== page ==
SEOUL, May 26 (Korea Bizwire) – A study conducted by a Chung-Ang University Hospital research team headed by Professor Sun Mi Kim (Psychology Department) and Professor Jae Woo Jung (Respiratory Allergy Department) has found that female smokers are four times more likely to be depressed than male smokers and three times more at risk of suicidal urges.
The research team announced the findings on May 25 after conducting a study between 2008 and 2012 with the participation of 32,184 adult smokers.
The frequency of depression was strikingly polarized according to gender. Most notably, the study found that 28.4 percent of female smokers reported experiencing depression, as opposed to only 6.7 percent of male smokers – a fourfold difference. Similarly, 35.1 percent of female smokers reported having experienced suicidal urges, which was three times more than the 12.4 percent of male smokers who responded similarly.
This pattern of drastic contrast was also found between female smokers and female non-smokers, further substantiating the case that smoking can lead to depression. A reported 28.9 percent of female smokers had experienced depression in the past, but only 17.1 percent of female non-smokers reported experiencing depression, and only 18.9 percent had experienced suicidal urges.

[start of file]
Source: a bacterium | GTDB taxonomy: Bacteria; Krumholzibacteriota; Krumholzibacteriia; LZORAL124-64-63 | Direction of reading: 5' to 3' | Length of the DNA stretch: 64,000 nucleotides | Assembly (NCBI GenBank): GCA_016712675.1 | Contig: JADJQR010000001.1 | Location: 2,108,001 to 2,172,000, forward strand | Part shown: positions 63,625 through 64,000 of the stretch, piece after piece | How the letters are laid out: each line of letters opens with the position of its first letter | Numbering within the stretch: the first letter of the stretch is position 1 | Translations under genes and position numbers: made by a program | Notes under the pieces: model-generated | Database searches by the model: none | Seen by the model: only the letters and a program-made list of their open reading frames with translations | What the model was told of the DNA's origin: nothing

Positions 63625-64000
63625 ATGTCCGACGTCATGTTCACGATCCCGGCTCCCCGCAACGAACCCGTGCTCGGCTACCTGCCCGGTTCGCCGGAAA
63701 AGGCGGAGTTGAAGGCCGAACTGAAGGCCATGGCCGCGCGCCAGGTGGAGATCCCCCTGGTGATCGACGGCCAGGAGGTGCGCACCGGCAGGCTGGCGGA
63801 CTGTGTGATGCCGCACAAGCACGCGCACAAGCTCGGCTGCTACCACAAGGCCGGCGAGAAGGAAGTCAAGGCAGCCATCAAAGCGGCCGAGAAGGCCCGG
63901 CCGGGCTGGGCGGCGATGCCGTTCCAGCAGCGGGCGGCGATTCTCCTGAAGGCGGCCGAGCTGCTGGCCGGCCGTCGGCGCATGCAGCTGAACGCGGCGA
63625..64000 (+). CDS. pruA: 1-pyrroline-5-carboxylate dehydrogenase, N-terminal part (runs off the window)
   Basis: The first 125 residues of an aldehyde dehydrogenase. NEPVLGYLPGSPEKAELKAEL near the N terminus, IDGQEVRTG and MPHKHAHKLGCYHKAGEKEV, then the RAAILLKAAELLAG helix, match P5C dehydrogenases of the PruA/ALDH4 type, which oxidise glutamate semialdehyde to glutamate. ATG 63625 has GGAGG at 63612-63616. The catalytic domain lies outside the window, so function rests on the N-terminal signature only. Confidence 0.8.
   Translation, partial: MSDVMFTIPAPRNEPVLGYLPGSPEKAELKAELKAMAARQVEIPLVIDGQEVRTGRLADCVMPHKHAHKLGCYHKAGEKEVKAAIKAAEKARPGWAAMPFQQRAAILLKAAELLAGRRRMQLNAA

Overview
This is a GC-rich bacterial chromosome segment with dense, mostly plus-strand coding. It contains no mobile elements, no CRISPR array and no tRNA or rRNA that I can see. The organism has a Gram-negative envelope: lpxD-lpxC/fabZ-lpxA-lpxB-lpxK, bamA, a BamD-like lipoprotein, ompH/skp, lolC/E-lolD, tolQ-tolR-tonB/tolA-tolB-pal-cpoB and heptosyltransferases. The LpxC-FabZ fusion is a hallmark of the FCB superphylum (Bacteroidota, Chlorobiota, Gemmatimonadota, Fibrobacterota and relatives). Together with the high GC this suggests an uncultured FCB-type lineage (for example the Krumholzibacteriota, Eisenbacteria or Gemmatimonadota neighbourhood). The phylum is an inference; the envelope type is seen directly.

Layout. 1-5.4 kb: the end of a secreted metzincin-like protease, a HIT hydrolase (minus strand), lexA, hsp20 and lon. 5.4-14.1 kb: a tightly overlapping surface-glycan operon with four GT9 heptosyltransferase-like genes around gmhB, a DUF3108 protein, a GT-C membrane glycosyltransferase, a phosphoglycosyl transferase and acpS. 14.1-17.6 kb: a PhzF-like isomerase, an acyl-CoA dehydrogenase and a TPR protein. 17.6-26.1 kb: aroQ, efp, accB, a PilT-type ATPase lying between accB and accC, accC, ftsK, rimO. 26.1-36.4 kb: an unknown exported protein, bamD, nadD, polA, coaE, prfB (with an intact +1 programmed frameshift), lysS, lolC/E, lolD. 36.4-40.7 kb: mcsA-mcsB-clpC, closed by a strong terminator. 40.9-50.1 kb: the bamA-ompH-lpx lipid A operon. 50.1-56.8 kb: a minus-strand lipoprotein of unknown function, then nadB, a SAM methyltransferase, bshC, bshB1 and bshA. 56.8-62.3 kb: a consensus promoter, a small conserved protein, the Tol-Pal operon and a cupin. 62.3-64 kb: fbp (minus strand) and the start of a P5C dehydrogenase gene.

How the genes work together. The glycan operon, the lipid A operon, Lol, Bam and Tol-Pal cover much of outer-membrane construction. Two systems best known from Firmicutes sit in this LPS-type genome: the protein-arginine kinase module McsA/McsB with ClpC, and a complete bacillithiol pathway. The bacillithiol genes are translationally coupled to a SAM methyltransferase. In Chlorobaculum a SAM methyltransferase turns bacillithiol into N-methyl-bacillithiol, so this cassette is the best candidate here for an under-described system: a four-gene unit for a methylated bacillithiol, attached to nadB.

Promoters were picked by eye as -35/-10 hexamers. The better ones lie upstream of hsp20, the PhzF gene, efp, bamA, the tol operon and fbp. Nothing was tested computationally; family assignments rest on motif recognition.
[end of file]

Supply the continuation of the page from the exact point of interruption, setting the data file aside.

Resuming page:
“In order to decrease the number of female smokers and raise the success rate of stopping smoking, early intervention and psychological checkups are vital,” said Professor Kim. “I believe providing stress relief methods other than smoking would greatly help,” she added.
“The societal prejudice against female smokers is another main stress increasing factor,” added Professor Jung. “Instead of relentlessly pushing smokers to quit, various approaches to stress relief should be employed,” he emphasized.
The results of the study were published in the latest issue of ‘Psychiatry Investigation’, an international academic journal from the Korean NeuroPsychiatric Association.
By Esther J. Kim (firstname.lastname@example.org)